Is it us, or has the Board of Supervisors gone soft?
It's been barely a year since our current batch of supes was elected on a tide of anti-Willie Brown sentiment, vowing to curb the mayor's influence at every turn. Few of their tough-talking proposals were more controversial than Matt Gonzalez's plan to seize control of the much-maligned San Francisco Housing Authority. Even in the face of a scathing HUD audit and an indictment against the authority's former director, the very idea created an eruption last spring: A large group of mostly African-Americans, who said they were Housing Authority residents, branded Gonzalez a racist; Chronicle columnist Ken Garcia fumed that the "gauche" plan would put "our civic saviors" in way over their heads. (In truth, the plan only called for supervisors to wrest some commission appointments away from the mayor and to improve the department's oversight, not run the authority's day-to-day operations.)
And that was the last we heard of the board's plan to take over the Housing Authority. Until now.
Gonzalez told SF Weekly last week that the plan is still very much alive and will find itself on the ballot in March. Sort of. What voters will likely see is a nonbinding referendum, allowing them to weigh in on the issue so their supervisors don't have to.
"In the past, supervisors who have taken an interest in the Housing Authority have scared easily," Gonzalez said. "When African-Americans start calling you a racist and this and that, most folks say, "You know what? It's not worth the trouble.' But we need to have a substantive dialogue about this."
He also needs a minor miracle to make the takeover happen. Gonzalez, who estimated he'd have four to six votes on the board if the issue came up right now, was recently told by the City Attorney's Office that he'd need a "supermajority" of eight votes to rescind the Depression-era ordinance that gave sole Housing Authority appointment power to the mayor. That's a highly unlikely outcome, unless, perhaps, voters overwhelmingly support the takeover.
"It's easy to put this on the ballot," Gonzalez said. "If the votes support it, we'll have a mandate. ... And if we don't have the votes to continue this, we'll retreat."
James Sparkman is 71 years old, so he remembers when the Chronicle was a good newspaper.
Twenty-five years ago, he read the Chron with pleasure; back then, Art Hoppe was in his glory days, Herb Caen was three-dotting along, and the paper felt important and interesting to Sparkman, a wonderful companion to that first cup of coffee. But Sparkman can't understand what happened. When did things start to go so bad? "I feel insulted and violated," he writes on his Web site, Chronwatch.com. "More importantly, the taste of that first cup of coffee is ruined."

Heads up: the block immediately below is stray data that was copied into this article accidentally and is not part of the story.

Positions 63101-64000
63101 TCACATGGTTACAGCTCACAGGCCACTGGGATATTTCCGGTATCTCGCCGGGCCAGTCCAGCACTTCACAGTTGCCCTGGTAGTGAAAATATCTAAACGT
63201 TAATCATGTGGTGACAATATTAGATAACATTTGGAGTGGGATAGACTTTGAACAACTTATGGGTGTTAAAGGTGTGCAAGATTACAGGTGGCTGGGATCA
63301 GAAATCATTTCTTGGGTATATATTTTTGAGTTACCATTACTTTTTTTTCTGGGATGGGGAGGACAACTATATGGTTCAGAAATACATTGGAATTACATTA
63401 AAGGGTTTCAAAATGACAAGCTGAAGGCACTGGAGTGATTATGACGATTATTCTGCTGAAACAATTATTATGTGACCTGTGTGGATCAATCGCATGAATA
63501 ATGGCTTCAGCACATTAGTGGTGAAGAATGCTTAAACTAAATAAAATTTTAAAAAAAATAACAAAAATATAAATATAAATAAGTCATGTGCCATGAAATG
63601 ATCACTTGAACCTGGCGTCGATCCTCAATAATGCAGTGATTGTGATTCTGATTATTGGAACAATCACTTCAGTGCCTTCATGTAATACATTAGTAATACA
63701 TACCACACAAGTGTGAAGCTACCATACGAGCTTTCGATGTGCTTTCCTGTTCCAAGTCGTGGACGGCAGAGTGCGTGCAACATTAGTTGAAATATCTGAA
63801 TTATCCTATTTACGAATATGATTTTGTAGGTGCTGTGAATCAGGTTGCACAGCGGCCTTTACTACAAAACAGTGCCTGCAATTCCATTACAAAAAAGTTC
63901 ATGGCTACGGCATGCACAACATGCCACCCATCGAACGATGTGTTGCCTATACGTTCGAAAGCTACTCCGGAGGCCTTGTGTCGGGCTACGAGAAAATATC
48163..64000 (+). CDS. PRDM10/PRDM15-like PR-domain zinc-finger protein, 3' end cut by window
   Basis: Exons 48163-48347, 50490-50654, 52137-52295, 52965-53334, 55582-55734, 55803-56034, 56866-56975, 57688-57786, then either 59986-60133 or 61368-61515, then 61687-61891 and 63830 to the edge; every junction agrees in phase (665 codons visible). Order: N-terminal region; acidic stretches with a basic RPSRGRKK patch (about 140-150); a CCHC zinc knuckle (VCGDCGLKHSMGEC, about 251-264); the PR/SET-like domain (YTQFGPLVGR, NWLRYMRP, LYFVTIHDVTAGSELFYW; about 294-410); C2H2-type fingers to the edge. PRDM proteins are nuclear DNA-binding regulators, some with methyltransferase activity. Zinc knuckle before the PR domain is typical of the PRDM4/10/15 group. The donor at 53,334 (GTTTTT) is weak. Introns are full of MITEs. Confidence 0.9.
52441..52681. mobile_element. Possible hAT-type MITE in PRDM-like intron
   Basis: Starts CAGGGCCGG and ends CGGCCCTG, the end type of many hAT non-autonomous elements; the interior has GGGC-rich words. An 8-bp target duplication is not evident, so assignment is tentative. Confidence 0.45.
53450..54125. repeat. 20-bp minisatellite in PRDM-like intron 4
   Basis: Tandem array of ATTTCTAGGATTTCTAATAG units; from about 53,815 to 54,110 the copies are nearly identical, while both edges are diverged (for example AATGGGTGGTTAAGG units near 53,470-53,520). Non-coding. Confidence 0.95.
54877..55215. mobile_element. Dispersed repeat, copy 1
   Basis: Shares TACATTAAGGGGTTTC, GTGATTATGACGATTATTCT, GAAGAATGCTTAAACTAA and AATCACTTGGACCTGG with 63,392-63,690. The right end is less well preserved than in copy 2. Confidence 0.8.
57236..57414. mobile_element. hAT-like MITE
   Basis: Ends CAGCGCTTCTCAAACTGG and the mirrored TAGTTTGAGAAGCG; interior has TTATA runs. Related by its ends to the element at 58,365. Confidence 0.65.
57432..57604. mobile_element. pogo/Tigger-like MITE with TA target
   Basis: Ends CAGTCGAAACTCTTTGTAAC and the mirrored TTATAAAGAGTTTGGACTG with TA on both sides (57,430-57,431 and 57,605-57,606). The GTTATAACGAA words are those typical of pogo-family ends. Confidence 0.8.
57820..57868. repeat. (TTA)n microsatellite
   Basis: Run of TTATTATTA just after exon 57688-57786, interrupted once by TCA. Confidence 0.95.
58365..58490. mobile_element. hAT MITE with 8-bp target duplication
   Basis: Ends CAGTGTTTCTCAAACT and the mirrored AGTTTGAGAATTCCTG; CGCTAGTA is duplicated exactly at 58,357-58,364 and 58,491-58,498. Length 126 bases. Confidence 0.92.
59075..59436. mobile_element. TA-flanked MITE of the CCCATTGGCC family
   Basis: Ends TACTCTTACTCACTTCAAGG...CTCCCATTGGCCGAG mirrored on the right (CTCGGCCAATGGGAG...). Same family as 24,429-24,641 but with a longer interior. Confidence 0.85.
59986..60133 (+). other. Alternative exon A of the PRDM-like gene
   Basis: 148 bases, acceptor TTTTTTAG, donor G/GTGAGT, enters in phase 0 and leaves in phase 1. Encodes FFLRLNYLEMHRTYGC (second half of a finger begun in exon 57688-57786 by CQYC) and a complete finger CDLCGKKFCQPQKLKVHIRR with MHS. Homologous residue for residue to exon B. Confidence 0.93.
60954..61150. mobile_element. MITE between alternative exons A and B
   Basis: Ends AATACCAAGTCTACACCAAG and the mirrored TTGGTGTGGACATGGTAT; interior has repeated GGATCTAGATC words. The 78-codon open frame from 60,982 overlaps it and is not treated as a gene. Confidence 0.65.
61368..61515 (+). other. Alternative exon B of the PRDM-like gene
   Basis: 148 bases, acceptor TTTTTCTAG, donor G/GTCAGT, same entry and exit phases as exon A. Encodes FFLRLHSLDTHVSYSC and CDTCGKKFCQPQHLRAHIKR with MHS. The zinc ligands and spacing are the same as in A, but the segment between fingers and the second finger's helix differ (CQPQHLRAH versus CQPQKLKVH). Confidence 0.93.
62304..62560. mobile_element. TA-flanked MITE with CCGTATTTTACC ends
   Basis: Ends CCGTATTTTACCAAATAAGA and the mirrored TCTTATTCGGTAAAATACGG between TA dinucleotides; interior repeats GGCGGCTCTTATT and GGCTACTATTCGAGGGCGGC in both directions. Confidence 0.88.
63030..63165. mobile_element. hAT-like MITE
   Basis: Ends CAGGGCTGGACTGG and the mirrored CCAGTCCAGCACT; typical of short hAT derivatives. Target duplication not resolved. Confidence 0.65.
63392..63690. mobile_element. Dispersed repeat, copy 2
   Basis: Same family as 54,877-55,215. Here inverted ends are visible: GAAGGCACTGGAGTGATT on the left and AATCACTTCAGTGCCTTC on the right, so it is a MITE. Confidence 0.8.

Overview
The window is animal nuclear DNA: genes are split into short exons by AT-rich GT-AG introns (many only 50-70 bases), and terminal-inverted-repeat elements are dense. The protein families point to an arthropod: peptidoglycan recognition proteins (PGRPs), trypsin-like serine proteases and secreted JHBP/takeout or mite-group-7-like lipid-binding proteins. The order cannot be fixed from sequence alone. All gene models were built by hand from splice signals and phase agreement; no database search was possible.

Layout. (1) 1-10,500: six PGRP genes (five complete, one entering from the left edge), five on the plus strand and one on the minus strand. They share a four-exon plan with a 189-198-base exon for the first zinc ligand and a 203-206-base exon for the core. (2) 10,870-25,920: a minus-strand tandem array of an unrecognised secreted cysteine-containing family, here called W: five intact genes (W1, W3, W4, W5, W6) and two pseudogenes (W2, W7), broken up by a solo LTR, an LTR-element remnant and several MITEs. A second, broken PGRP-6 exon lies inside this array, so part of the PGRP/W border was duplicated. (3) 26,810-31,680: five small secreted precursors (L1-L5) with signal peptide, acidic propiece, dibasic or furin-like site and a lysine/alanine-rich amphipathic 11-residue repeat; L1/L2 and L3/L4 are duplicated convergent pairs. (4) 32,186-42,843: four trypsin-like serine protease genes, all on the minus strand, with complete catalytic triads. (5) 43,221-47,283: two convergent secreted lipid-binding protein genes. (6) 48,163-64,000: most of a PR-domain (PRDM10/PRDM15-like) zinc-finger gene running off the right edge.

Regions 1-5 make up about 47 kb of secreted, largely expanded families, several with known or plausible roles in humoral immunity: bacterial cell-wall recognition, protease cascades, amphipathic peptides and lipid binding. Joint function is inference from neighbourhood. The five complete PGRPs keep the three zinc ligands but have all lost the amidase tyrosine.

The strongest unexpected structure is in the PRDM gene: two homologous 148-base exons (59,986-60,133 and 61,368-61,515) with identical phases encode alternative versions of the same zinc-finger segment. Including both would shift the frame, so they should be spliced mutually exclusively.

Sparkman, a retiree living in Alamo, has operated Chronwatch.com since May. Like a lot of Internet media critics, he keeps his eyes open for evidence of reporting bias. But Sparkman takes the Chron's flaws much more personally, and he's more passionate in his anger. Plus, he's funnier: He depicts Chron editors as monkeys and columnist Stephanie Salter as a goofy-looking clown doll.
Sparkman is a hawkish conservative -- the site's mission-statement page has a map showing how much territory George W. Bush won in the presidential election -- but he insists he's more interested in balance than in gagging what he calls the Chron's "liberal domination." Still, most of his invective is reserved for the Chron's touchy-feely columnists. The clown image of Salter (dubbed an "alleged journalist") has her saying, "I do my best stuff on hotel mirrors, stickers on fruit, birthday greetings for my Dad, bashing Bush, locating hard-to-find "victims', and knowing God's whereabouts." A recent Jon Carroll column about the Middle East evoked this response from Sparkman: "If we back off and allow 100 additional terrorist attacks on our citizens, will Jon Carroll then feel we have done enough penance for our past transgressions? As I've said before, we're going to be lucky if these ultra-liberals don't get us all killed."
Hell, mister, why don't you just cancel your subscription? "A lot of people ask me that," Sparkman says, laughing. "I thought about it, but I decided not to give up so easy. I've been reading the Chronicle for 25 years, and it's my paper, not their paper. Besides, there really aren't any alternatives. They kind of got you in that respect."
Sparkman claims Chronwatch.com attracts only about 250 visitors a day, though he admits he hasn't been doing much promotion. Regardless, he says he's received an excellent response to his new contest, in which readers can nominate the Chron scribe who writes the most irrelevant column of the week. It's called the Jon Carroll Award.
"I don't understand why he's in the paper," Sparkman says. "Filling space, I guess. I'm not trying to be mean. I just don't get it. So many of them [Chron columnists] are like that. It's just baffling to me. Are good journalists that hard to find?"